Thursday, December 27, 2018

A band-aid for Twitter's horribly broken security

If you manage a high-value Twitter account, consider creating a second, "burner" account. After enabling multifactor authentication on the high-value account, add the same phone number to the burner account. This will turn off SMS access features for the high-value account, without breaking MFA on the same. 
Updated December 31: Added a description of the variations between mobile app, mobile web UI, and desktop web UI, along with a bug Kevin Beaumont pointed out (described at the end of this post).

On Christmas Eve, Richard De Vere of The AntiSocial Engineer published a doozie of an article describing a serious flaw in Twitter’s security. In a nutshell, if a Twitter account has a phone number connected to it, Twitter accepts instructions via SMS from that phone number, with no additional authentication required.

It gets worse – far worse. Twitter requires a phone number be connected to an account in order to enable multifactor authentication. Twitter does support using a mobile security app or a physical key for MFA, and allows you to turn off SMS-based 2FA, but requires a phone number to be connected to the account nonetheless. Removing the phone number also turns off "logon verification" (Twitter's term for multifactor authentication).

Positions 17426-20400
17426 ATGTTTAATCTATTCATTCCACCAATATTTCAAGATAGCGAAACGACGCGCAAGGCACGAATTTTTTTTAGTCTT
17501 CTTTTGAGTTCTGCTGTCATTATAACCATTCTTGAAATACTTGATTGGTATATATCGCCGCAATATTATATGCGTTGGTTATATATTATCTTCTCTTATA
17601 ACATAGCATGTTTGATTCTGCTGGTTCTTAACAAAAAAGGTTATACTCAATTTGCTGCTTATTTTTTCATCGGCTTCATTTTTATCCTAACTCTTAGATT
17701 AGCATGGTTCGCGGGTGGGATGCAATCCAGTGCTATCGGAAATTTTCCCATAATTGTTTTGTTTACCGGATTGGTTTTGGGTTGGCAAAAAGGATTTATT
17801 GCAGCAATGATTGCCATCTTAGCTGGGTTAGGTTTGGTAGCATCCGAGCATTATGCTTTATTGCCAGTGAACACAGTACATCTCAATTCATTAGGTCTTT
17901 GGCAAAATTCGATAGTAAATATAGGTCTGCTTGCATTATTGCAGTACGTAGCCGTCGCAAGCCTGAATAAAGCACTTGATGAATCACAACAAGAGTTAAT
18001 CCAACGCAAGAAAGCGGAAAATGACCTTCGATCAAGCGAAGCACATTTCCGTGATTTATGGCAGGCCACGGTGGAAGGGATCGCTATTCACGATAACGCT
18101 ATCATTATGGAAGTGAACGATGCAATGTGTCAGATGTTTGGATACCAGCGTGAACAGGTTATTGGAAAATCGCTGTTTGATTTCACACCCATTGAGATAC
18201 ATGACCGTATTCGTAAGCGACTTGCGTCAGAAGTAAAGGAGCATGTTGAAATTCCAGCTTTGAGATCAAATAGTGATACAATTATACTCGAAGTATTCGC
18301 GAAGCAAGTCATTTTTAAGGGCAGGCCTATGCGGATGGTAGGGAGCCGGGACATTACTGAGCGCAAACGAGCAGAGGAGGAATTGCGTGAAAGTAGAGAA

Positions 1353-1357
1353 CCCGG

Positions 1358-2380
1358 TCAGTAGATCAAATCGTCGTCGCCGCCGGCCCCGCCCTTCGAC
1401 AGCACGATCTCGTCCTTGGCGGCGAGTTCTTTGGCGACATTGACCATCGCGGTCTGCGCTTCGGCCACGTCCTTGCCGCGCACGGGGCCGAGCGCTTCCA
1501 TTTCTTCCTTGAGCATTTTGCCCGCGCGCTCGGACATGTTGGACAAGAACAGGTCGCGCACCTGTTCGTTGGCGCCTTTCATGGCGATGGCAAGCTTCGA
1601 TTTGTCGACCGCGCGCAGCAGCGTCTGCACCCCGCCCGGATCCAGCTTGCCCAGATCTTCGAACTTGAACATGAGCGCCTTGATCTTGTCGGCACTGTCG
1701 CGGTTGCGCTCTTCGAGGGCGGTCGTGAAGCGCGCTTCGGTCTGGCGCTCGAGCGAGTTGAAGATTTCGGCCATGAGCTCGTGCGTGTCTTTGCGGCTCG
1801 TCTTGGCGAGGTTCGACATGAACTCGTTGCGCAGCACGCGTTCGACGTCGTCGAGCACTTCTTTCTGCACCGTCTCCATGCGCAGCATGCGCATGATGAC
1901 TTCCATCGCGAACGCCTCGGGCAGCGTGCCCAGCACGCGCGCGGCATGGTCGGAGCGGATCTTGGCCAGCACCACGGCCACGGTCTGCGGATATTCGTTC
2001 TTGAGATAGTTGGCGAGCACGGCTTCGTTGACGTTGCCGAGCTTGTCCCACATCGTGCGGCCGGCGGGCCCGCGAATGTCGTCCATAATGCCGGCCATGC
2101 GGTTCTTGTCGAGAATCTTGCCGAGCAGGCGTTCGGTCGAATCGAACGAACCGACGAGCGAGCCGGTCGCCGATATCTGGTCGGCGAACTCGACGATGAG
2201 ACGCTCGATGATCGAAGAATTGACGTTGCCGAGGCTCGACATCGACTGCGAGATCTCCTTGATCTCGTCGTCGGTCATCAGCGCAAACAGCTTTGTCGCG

Removing a phone number from Twitter also turns off multifactor authentication

Meaning, a user security-aware enough to set up two-factor authentication to protect their Twitter account, is also opening a back door into their account, a back door that allows functions including follow, unfollow, tweet, retweet, like, DM, turn on or off push notifications, or remove the phone number from the account.

And since Twitter 2FA requires a phone number, sending a “stop” message to Twitter from (or spoofing) the number associated with an account, will disable 2FA on that account, with no notice to the rightful account owner.

That's right: enabling 2FA on Twitter, explicitly enables an SMS back door to Twitter, which can be used to disable 2FA on Twitter, without you knowing that 2FA has been disabled.

Tuesday, December 4, 2018

The most challenging aspect of security

Ever wondered what is the most challenging aspect to security? It's not understanding the evolving threats and actors. Certainly those are important, but people smarter than me do a fine job of tracking and reporting on emerging threats.

It's not the constant evolution of tools and blinky boxes. Sure, tools are part of the mix, and knowing what tools will benefit in what situations is a must, but a tool is a tool. Given the right tool with a suitable understanding of the problem, the right people can figure out the right way to use it.

It's not understanding the technologies and solutions I'm tasked with defending. Of course that is crucial, but 20 years in the field have taught me a great bit about operating systems, applications, networking, business, and the way systems work, break, and can be fixed.

The biggest challenge? It's not threats, blinky boxes, or foundational knowledge. It's the context switching. It's being eyeball deep into a topic when something else demands attention. It's the interrupt-driven pace of work, always at the mercy of the next unscheduled threat.

What techniques do you use to carve out dedicated time for strategic work? How do you avoid the pitfall of perpetual firefighting? Comment below or join the discussion on Twitter.